Marc Flandreau, Anthropologists in the Stock Exchange: a Financial History of Victorian Britain (Chicago: University of Chicago Press 2016) 416 pp. $35.00 Pb, $105.00 Hb. ISBN: 9780226360447
In Anthropologists in the Stock Exchange:, Marc Flandreau argues that the economic value of ‘truth’ underpins the development of anthropology as its own discipline in the nineteenth century, or, put more succinctly, that 'the stock exchange led to anthropology' (xvi). He supports this argument by detailing the curious case of the Anthropological Society of London (AS), which existed for a mere eight years, from 1863-1871, before merging with the Ethnological Society to form the Anthropological Institute of Great Britain and Ireland.
Flandreau suggests that most historians of anthropology treat the AS as a mere footnote in the history of the discipline; in contrast, Flandreau asserts that 'the birth of the Anthropological Society must [...] be understood as a figment of transformations in the production and administration of trust, which […] was a crucial element in shaping late-nineteenth-century empire' (271). Thus, Flandreau considers the ways in which science was used to bolster empire, in a time when knowledge could be seen as a form of ownership: 'imperial ownership is about the technologies that permit knowing the empire you own' (244). More specifically, he suggests that the demise of the AS was part of a wider cultural change which led to the shift from ‘informal empire’ to the period of high imperialism beginning in the 1870s.
The stated aim of the book is to critique the social sciences in general, 'and the way they inspire policy and reflect deep social and political structures' (xiv). Flandreau rightly rejects the idea that science can ever be or has ever been truly disinterested, though this seems like a fairly obvious point. The idea that economics underpins all major institutions and disciplines in a capitalist society does not seem very groundbreaking from the perspective of a literary critic, but Flandreau insists that this idea is absent from discussions of the history of science by social scientists themselves. If true, then this book is certainly necessary.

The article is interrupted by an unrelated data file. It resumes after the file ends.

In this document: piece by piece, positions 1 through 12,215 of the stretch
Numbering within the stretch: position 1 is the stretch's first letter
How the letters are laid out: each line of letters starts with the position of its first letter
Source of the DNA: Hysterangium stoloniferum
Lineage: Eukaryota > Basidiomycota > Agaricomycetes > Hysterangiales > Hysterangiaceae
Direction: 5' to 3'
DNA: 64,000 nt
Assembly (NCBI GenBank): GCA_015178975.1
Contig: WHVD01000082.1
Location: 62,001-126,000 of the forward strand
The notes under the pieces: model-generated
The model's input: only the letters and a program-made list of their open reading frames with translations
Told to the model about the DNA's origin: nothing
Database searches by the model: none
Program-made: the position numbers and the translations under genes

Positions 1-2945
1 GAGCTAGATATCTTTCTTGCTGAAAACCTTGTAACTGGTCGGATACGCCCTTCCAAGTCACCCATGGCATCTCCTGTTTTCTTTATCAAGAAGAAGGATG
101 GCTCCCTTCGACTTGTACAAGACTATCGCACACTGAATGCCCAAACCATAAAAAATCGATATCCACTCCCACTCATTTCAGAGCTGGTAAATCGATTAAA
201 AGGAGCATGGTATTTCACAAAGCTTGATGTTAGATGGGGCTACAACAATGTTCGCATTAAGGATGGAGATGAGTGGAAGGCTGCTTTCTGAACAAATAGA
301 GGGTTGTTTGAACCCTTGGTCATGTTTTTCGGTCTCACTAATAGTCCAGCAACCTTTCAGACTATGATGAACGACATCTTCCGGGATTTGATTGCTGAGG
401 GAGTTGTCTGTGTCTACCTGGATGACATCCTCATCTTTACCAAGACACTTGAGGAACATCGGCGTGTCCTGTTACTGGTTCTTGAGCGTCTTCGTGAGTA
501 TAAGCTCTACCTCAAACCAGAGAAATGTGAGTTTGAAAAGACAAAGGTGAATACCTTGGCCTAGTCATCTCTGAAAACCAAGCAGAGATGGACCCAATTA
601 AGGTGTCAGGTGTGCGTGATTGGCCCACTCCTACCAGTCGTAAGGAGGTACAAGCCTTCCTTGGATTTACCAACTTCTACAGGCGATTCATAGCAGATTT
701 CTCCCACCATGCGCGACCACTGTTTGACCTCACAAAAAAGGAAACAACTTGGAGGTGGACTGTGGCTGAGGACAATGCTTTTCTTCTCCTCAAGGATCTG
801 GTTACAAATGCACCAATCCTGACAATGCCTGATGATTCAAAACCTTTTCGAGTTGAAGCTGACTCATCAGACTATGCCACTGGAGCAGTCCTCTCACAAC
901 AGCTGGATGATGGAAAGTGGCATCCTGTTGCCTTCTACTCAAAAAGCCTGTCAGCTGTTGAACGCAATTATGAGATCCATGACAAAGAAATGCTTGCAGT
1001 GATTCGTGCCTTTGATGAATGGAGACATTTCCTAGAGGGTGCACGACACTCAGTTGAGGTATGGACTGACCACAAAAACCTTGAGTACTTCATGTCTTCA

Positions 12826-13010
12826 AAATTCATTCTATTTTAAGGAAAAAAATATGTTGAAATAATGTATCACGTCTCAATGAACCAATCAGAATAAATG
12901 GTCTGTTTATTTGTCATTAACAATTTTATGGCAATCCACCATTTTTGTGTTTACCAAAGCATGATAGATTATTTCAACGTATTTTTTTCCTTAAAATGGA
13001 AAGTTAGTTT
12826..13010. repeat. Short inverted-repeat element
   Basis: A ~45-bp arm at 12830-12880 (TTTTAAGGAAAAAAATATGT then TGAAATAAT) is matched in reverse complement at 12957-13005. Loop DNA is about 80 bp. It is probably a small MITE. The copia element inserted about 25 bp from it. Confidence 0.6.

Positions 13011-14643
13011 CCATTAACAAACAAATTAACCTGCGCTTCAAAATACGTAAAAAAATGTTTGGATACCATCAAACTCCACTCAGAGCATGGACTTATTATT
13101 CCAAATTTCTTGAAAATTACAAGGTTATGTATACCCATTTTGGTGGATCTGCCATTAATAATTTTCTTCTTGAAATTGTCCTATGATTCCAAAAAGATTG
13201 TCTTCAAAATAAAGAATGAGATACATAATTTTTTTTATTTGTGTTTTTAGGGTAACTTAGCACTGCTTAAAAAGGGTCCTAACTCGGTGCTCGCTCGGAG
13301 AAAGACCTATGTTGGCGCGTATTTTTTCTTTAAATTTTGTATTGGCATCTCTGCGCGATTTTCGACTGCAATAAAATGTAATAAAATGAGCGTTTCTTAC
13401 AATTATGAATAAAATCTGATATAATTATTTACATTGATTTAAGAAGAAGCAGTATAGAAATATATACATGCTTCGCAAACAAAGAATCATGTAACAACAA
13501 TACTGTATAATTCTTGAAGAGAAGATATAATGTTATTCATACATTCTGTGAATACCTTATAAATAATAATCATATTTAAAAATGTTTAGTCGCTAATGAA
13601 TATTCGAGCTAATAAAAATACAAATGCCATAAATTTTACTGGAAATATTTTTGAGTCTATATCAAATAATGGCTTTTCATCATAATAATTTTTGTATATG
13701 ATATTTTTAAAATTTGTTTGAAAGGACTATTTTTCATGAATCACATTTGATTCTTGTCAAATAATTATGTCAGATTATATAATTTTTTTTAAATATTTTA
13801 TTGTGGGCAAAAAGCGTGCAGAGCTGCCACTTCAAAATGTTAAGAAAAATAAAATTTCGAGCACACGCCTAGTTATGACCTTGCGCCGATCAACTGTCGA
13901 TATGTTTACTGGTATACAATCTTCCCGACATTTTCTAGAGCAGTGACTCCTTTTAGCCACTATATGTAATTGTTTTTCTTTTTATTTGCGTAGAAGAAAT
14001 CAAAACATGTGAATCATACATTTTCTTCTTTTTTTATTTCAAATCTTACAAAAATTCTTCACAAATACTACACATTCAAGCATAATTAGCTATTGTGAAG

Flandreau suggests that the history of the AS forms a useful case study to support a wider argument about 'the relevance of the financial context to the shaping of imperial knowledge', with 'implications far beyond the history of empire or the history of anthropology narrated here' (14). Flandreau therefore argues that Anthropologists in the Stock Exchange 'will help us understand more perennial relations between truth, value, and power' (14). Though the book provides fascinating insight into the political and economic machinations that surrounded the rise and fall of the AS, it is less successful in its intended interventions into the field of the history of science. The book clearly demonstrates the scientific underpinnings of empire in two interesting case studies (the interactions of Bedford Pim with the Miskito people and the Abyssinian crisis, detailed in chapters Seven to Nine). However, the relationship between science and empire is not, as far as I know, really disputed. More specific links between the London Stock Exchange and anthropology remain elusive. This is evident in the structure of the book itself: Flandreau does not discuss finance in any depth until Chapter Four.